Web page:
“One of SA’s big five banks has been censured for practising “deception” in advertising for its rewards programme,” according to an article in the Sunday Times. The bank’s scheme offered “up to R5 back” per litre of fuel bought at a certain filling station. In a ruling by the Advertising Regulatory Board, it was ordered to withdraw this claim because it applies to a very limited section of qualifying customers.
“The Advertiser is free to impose whatever requirements it wishes, within the law, to its rewards programme. It is acceptable that the tier 5 requirements include a R20 000 credit card spend. The issue is that the advertising offers an “up to R5” benefit to ALL customers, and only 1% of that target market qualify.”
“…the Advertiser appears to be advertising a benefit that is outside the reach of 99% of its customers but is not clarifying this in the advertising,” the decision of the Advertising Regulatory Board reads.
The bank indicated that it is reviewing the Advertising Regulatory Board decision and considering its legal options.
Code of Conduct requirements on advertising
In 2020, extensive amendments to the General Code of Conduct for Authorised Financial Services Providers and Representatives under the FAIS Act were published, including changes to the Advertising section. Section 14 of the General Code of Conduct contains details regarding advertising principles, requirements and standards.
It is important that you always acquaint yourself with all the detail, as the section was substituted in totality.
- The Key Individual or a person of appropriate seniority to whom the key person has delegated the approval, must have a documented process and procedure to approve advertisements.
- Advertisements must be factually correct, clear, accurate, balanced, and not misleading. According to the FSCA, advertisements that do not fairly represent the product or its key features and risks it can be misleading and create unrealistic expectations that may lead to poor financial decisions and poor customer outcomes. “The new requirements, inter alia, seek to ensure that clients are not subjected to aggressive, misleading, or unwanted marketing and are able to make informed decisions.”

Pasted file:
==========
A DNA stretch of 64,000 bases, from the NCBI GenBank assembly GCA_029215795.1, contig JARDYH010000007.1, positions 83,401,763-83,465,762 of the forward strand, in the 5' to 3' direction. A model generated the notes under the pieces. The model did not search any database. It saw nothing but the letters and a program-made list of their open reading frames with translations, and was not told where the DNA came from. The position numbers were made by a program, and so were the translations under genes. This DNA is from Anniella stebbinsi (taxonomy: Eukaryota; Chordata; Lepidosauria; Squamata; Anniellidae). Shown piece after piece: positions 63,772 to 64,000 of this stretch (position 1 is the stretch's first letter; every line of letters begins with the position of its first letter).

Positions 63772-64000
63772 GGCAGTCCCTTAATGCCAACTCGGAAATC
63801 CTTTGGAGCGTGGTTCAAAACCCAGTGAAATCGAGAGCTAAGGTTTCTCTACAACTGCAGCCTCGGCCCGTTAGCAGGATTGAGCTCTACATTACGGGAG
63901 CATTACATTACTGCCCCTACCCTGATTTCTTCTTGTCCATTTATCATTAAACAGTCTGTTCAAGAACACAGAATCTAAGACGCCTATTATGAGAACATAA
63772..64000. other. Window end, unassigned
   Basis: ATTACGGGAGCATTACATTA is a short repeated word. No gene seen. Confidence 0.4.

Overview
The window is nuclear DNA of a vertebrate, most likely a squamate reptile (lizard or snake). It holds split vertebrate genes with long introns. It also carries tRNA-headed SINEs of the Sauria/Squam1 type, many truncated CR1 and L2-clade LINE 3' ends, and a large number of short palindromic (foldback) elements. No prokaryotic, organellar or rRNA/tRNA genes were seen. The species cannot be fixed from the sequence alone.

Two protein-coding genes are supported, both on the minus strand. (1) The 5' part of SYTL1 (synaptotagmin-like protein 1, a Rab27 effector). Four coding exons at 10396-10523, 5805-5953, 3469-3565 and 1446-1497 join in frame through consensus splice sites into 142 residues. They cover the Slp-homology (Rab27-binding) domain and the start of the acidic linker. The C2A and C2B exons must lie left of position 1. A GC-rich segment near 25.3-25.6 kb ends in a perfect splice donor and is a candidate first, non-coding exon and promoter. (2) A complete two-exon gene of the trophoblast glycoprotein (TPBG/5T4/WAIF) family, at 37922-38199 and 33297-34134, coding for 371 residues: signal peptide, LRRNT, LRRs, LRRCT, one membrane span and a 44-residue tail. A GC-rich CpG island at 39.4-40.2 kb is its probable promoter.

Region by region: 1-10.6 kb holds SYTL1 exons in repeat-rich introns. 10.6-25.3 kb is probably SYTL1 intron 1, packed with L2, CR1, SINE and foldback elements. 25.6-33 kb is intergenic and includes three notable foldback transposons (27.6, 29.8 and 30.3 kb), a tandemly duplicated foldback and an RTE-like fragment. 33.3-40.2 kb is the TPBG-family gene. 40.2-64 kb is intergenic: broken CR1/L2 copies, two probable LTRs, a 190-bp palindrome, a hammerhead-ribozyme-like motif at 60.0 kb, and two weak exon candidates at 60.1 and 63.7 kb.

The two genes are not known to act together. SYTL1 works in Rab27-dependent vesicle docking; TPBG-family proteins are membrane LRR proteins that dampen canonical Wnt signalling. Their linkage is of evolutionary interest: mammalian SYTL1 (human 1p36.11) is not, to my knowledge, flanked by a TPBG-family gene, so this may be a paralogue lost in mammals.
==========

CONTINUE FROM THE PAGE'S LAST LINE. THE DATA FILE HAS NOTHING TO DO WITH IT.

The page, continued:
- Where it is not practical to include all information in the advertisement itself, itt must indicate that additional information on key limitations, exclusions, risks and charges related to the financial product, financial service or related service being advertised is available.
- An advertisement must not criticise or belittle any financial product, financial service, product supplier or provider.
- An advertisement must use plain language.
- A provider must keep adequate records of all advertisements for a period of at least 5 years after publication.
- An FSP must allow the client the opportunity to demand that he or she does not receive any further advertisements through any of the direct mediums.
- Advertisements that include puffery, i.e. an exaggerated opinion of quality, must be consistent with the provisions relating to puffery in the Code of Advertising Practice Issued by the Advertising Regulatory Board as amended from time to time
- Endorsements and testimonials must be based on genuine opinion and actual experience.
- An advertisement that references a loyalty benefit (including so-called cash- or premium-back bonuses in relation to insurance policies) or no-claim bonus must not create the Impression that such benefit or bonus is free. “Clients must be in a position to understand exactly what services they are paying for”.
- No projected benefits may be included in advertisements, if the benefits depend on future unknown investment performance, unless used to demonstrate the benefits of savings in general.
Click here to download Section 14 of the Amendment of the General Code of Conduct for Authorised Financial Services Providers and Representatives, 2003 (GCOC).
Click here to download the decision of the Advertising Regulatory Board.